The total amount of salt in the ocean would be about 48 000 Exagrams (Eg) according to these estimates. The fresh water salt total would be 17.49 Exagrams which we will round to 18 Exagrams. So the total amount of water on Earth would be approximately 1482 Exaliters, and the total amount of salt found in the world’s oceans and fresh water would be 48 018 Exagrams.

If we divide 48 018 Exagrams/1482 Exaliters the Exas drop-out and we have 32.4 grams per liter if we used all the fresh water in the world to dilute the ocean’s water. The use of appropriate metric units and prefixes, with Naughtin’s Laws, show very easily that in the case of salt as a water pollutant, there is not enough fresh water on the planet to dilute all the water below about 32.4 grams per liter. All the water on the planet would then be undrinkable by humans.

In short:

Oceans Contain: 35 grams of salt/liter
Oceans + Fresh Water Contain: 32.4 grams/liter

Dilution only provides more pollution.

Alan Weisman in his book Countdown, which is about resource limitations and population, has this to say on page 29:

Yet techno-fixes for what limits Israel and Palestine’s existence crash into certain realities. Eilat’s desalination plants are now surrounded by by giant mounds of salt. Some gets sold as Red Sea salt for aquariums, some as kosher table salt, but markets can absorb only so much, and dumping the excess back into the Gulf is a hypersaline hazard to marine life.

It is my understanding that Australia has resorted to desalination plants to provide fresh water for their population. When information is reported by the media and others using non-SI methods to express it, these values are simply made opaque and unusable for the common citizen, but provides them with the illusion of information. The woman reporter offered an aphoristic rhyme in place of an analysis. Perhaps the Rime of the Ancient Mariner might be a good reading assignment for her if she insists on literature in place of information. Go forth Ms Anchorwoman and wander the earth. Tell all the people you see about SI,  Naughtin’s laws and The Elements of Bile.

An important point of this calculation is that polluting fresh water with anything that makes it undrinkable, such as petrochemicals, reduces the small reserve of drinkable water that exists on the earth which does not have salt in it.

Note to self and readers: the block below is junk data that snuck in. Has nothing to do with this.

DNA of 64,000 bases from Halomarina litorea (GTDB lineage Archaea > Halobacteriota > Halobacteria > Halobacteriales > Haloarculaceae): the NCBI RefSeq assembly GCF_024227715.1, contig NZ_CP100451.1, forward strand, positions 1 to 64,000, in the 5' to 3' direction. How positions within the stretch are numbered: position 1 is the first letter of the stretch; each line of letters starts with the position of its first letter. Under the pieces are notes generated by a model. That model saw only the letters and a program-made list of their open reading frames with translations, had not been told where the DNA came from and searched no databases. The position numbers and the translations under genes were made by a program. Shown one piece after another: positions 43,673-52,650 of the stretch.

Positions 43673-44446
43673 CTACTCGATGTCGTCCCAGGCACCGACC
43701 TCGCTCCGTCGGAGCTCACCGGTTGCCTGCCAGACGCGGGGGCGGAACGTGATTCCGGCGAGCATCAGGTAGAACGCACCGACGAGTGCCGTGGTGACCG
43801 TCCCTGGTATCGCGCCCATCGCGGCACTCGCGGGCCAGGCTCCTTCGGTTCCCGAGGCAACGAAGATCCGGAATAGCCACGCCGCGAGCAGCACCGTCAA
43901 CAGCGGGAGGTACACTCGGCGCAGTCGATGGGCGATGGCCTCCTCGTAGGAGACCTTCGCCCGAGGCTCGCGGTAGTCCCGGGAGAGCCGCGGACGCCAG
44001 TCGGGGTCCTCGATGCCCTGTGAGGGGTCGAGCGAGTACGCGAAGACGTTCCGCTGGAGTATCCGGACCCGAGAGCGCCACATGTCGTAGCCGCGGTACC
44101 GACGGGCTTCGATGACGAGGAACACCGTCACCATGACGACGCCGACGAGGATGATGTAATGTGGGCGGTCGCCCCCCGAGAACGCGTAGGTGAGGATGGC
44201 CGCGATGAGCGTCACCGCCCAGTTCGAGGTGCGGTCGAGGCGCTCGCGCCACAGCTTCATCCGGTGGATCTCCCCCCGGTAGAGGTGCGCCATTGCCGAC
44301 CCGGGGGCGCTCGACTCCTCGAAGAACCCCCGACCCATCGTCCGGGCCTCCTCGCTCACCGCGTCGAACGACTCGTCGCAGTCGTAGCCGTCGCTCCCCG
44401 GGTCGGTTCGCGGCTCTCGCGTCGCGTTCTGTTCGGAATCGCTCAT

It was a complicated and tortuous route for me to collect all the information available and convert it to a metric form which was easily compared and useful for computational comparison. The sad fact is that our teachers and educators appear ignorant about the metric system and its effective use. To my knowledge there is no public school instruction about the use of metric prefixes and units as proper ways to express quantities. Much time is wasted on unit conversions which utilize time which would be better spent on the proper expression of quantities for comparison. The lack of attention to this need is one of the basic reasons why “Johnny is innumerate” and cannot see through a false colloquialism such as “The solution to pollution is dilution.” This is an illusion. Proper use of the metric system promotes numeracy. Curiosity may have killed the cat, but innumeracy will quite probably kill the humans.

Postscript/Double Bulldog Dare Edition:

top-wimtba-logo-245x134John Bemelmans Marciano has written a supplementary article to his book Whatever Happened to the Metric System? Marciano’s book is a cherry picked collection of odd ideas and personalities which he conflates with the metric system, and makes no real effort to answer the question posed in its own title. Sven’s review addresses a few of these deficiencies, but is not exhaustive. Marciano’s current article (2014-12-15) rephrases the question: Why Won’t America Go Metric? It is given space on Time magazine’s blog, and is also cross-posted to a blog which has as its masthead: “What It Means To Be American.” It will probably not surprise readers that an essential part of what it means to be American is to cling to medieval units. Marciano opens with “We Americans measure things our own way” and chortles that they are “…measures that are all unfathomable to foreigners….”

When it comes to citing the economic and societal advantages of the metric system, Marciano’s displays a seemingly willful lack of interest. Pat Naughtin’s metric information is available with a simple search, both in video and written form. My blog contains considerable information about the practices and advantages of metric, but it seems that Marciano is impervious to this readily available information. His book never touches upon the non-decimal use of the metric system in Australian and UK construction, which saves them about 10-15% compared with our medieval measures. This does not fit into his dyadic view that: “……foreigners, nearly all of whom have been brought up in a decimals-only [i.e. no fractions] environment.” have no other options. Marciano cannot contemplate the use of integers in place of fractions and their numerical benefit. He only sees usable numbers as decimals or fractions.